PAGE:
- On July 20th, 2022, Tanzania media reported that Abdul Abdallah and his wife, Salma Mshamu, appeared before the Kisutu Resident Magistrate’s Court for allegedly being found with 413 elephant tusks and two hippo teeth in 2019.
- These charges appear to coincide with a seizure made by Tanzania law enforcement officials on September 3rd, 2019, when 652 kg of ivory was found in a home in Dar es Salaam. (see story below)
- The contraband consisted of 338 tusk pieces, 75 complete tusks and 2 hippo teeth.
- Seven persons were arrested at the time, including Hassan Shaban Likwema @ Hassan Nyoni, who was described as a “hardcore” poacher who had been on the Tanzanian watch list for three years.
- Abdul Abdallah and his wife, Salma Mshamu, were not amongst those originally arrested. SEEJ-AFRICA has found no indication to date that Hassan Shaban Likwema was ever charged.
Couple faces economic sabotage case over Sh4 billion ivory tusks
by Pamela Chilongola
July 20th, 2022, Dar es Salaam: Residents of Chamazi in Temeke District, Dar es Salaam Region, Abdul Abdallah (35) and his wife, Salma Mshamu (21) appeared before the Kisutu Resident Magistrate’s Court yesterday for allegedly being found with 413 elephant tusks valued at more than Sh4.04 billion.
In the economic sabotage case number 46 of 2022, the two were also charged for possessing hippo teeth valued at Sh3.453 million.
Reading the charge sheet, senior state attorney Timotheo Mmari told the court that the accused face counts of engaging in the trading of government trophies and being found in possession of government trophies.
The state attorney told the court that between January 1, 2017 and September 3, 2019, in the area of Saku Chamazi in Temeke District, the two accused bought and received 413 elephant tusks valued at $1755,000, which is equivalent to Sh4.04 billion and two hippo teeth valued at $1,500, which is equivalent to Sh3.453 million.
In the second charge, the state attorney told the court that on the same date, the two accused persons, in the area of Saku Chamazi in Temeke District, were found with 413 elephant tusks valued at more than Sh4.04 billion, the property of the government of Tanzania without a permit from the director of the wildlife.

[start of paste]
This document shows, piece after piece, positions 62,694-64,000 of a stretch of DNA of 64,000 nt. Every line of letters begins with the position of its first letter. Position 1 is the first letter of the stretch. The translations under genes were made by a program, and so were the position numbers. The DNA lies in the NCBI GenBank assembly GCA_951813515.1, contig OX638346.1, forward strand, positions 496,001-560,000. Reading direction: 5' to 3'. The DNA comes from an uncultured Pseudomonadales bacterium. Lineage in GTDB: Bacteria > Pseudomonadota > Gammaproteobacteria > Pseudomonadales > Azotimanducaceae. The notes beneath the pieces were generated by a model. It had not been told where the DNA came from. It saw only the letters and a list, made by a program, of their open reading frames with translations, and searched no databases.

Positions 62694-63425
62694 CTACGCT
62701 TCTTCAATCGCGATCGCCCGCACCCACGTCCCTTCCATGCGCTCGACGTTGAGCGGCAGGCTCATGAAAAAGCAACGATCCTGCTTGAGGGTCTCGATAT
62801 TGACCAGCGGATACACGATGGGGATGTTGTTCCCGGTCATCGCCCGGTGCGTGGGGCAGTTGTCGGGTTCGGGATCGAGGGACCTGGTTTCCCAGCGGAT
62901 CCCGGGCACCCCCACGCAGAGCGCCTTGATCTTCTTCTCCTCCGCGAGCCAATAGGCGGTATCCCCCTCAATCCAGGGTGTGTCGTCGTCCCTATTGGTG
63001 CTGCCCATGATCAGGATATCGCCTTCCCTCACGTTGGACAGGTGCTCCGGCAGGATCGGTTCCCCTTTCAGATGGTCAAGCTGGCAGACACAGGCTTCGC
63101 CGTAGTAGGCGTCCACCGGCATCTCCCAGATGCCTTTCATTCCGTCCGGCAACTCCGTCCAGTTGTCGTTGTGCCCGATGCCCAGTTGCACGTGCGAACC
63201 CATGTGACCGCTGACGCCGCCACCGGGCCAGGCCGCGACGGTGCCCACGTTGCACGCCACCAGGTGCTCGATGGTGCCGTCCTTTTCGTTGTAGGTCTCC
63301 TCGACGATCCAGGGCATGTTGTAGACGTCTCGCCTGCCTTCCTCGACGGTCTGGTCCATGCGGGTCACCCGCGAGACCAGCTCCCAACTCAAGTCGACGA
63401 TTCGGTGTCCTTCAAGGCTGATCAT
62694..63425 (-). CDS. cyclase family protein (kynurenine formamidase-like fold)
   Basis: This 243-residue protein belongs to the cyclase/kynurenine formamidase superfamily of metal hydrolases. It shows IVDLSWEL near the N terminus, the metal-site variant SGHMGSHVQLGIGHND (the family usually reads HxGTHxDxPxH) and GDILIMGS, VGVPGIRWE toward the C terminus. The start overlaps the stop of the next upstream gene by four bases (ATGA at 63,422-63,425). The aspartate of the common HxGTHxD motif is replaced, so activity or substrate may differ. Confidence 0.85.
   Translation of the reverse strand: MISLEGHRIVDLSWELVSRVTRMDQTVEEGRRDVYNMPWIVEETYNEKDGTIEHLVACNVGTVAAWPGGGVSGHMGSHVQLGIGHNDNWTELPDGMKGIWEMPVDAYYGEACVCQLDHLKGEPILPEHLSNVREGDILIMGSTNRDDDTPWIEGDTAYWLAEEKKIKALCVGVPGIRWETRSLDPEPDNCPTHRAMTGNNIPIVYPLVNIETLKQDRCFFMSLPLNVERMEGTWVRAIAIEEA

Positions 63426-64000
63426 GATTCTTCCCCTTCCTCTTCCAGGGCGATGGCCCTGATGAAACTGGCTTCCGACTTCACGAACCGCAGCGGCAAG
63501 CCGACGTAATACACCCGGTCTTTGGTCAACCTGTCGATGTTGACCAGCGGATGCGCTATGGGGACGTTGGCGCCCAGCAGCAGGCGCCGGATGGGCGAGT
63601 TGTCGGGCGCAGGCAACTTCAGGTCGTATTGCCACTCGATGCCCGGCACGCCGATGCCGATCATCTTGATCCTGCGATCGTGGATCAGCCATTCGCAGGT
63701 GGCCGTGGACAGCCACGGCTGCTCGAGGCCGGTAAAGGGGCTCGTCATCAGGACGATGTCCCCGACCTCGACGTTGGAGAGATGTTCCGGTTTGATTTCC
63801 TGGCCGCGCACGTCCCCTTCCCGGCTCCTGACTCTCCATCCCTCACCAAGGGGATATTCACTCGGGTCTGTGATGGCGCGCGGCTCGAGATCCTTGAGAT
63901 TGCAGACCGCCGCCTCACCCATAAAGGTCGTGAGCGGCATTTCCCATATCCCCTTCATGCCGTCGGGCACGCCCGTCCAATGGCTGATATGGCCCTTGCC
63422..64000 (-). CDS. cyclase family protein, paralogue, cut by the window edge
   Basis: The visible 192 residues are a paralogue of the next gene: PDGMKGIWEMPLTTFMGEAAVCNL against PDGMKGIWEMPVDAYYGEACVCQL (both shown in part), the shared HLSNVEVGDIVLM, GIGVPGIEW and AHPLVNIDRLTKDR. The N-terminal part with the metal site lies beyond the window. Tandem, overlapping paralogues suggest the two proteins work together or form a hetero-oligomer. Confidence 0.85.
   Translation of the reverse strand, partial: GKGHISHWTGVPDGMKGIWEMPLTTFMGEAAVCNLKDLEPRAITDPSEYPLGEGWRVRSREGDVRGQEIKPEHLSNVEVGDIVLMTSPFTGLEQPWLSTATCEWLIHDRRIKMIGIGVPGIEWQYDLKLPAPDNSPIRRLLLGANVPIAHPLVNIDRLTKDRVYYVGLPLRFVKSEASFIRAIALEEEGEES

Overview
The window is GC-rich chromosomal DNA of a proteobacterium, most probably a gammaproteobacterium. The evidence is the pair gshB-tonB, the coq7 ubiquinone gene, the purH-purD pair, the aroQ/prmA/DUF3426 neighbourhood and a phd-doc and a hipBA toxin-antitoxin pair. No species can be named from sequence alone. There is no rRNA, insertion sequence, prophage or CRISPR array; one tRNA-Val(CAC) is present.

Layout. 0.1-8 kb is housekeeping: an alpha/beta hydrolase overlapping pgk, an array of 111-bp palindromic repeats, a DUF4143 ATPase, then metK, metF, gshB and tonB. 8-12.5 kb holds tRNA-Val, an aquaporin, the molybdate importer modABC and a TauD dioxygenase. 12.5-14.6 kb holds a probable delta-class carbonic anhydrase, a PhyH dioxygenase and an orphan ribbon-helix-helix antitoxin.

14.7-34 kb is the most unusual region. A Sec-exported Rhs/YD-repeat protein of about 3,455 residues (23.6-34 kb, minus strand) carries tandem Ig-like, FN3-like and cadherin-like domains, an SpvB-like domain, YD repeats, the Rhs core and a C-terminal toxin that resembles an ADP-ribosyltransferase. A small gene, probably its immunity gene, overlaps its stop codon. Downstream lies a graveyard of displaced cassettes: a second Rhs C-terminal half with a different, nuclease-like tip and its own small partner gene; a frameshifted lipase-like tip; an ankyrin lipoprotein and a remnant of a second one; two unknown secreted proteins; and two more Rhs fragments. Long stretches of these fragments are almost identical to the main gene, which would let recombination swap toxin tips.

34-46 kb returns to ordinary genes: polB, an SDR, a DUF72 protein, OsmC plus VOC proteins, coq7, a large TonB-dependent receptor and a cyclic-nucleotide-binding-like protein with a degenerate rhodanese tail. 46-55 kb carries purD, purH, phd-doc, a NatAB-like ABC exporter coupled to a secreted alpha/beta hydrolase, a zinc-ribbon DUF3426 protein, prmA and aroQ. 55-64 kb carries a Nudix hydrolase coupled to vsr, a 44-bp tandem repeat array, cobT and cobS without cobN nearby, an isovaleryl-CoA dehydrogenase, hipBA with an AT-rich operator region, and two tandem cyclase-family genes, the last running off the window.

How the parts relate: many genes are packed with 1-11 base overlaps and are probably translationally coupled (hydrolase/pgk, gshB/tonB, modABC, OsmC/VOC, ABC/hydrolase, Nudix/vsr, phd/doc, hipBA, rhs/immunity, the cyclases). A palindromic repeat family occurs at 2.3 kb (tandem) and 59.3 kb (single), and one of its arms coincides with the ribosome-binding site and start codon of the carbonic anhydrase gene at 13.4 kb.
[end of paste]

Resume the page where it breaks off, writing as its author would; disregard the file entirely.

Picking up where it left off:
In the last charge facing the couple, Mmari alleged that on the same date and in the same area, both the accused were found with two teeth of the hippopotamus valued at more than Sh3.4 million, a property of the government of Tanzania, without a permit from the director of wildlife.
He told the court that investigations into the case have been completed and that the prosecution was only awaiting a permit from the Director of Public Prosecutions (DPP) for approval so that hearing of the case could continue.
However, Principal Resident Magistrate Pamela Mazengo said the Kisutu Resident Magistrate’s Court does not have the jurisdiction to hear economic sabotage cases and that upon completion of relevant processes, it would be referred to the High Court’s Division of Corruption and Economic Sabotage.
The case was adjourned to August 2, 2022.
Tanzania seizes ivory tusks equivalent to 117 elephants killed
September 05, 2019 5:26 a.m. EDT
by Thomson Reuters
DAR ES SALAAM (Reuters) – Tanzania has seized ivory tusks equivalent to killing at least 117 elephants, its tourism minister said, part of its drive to stamp out organized criminal networks involved in years of industrial-scale poaching.
The elephant population in Tanzania, famed for its wildlife reserves, shrank from 110,000 in 2009 to barely 43,000 in 2014, according to a 2015 census, with conservation groups blaming rampant poaching. The government says numbers have now started to recover.
Demand for ivory from Asian countries such as China and Vietnam, where it is turned into jewels and ornaments, has driven the surge in poaching across Africa.
Hamisi Kigwangalla, minister for Natural Resources and Tourism, said on his Twitter account late on Wednesday the ivory was recovered after authorities arrested suspected “hardcore” poacher Hassan Shaban Likwema, also known by the alias Hassan Nyoni.
“The arrest of Nyoni has brought us to a stage where we can say we have taken into custody all the hardcore poachers on our wanted list, except for a few who have left the country,” Kigwangalla said.
“Nyoni and his accomplices’ consignment is worth 4 billion shillings ($1.74 million) and involved the killing of 117 elephants going back to 2015 and earlier,” he said.
Neither Likwema nor his accomplices were immediately reachable for comment.
Pictures Kigwangalla posted on his Twitter account showed him inspecting a row consisting of 75 whole tusks and some 338 smaller pieces of ivory.
The government said in July its anti-poaching efforts had led to a recovery in elephant numbers, which rose to over 60,000 at present.
A Tanzanian court in February sentenced a prominent Chinese businesswoman dubbed the “Ivory Queen” to 15 years in prison for smuggling the tusks of more than 350 elephants to Asia, marking a major victory for the government.
($1 = 2,294.0000 Tanzanian shillings)
(Reporting by Nuzulack Dausen; Writing by George Obulutsa; Editing by Gareth Jones)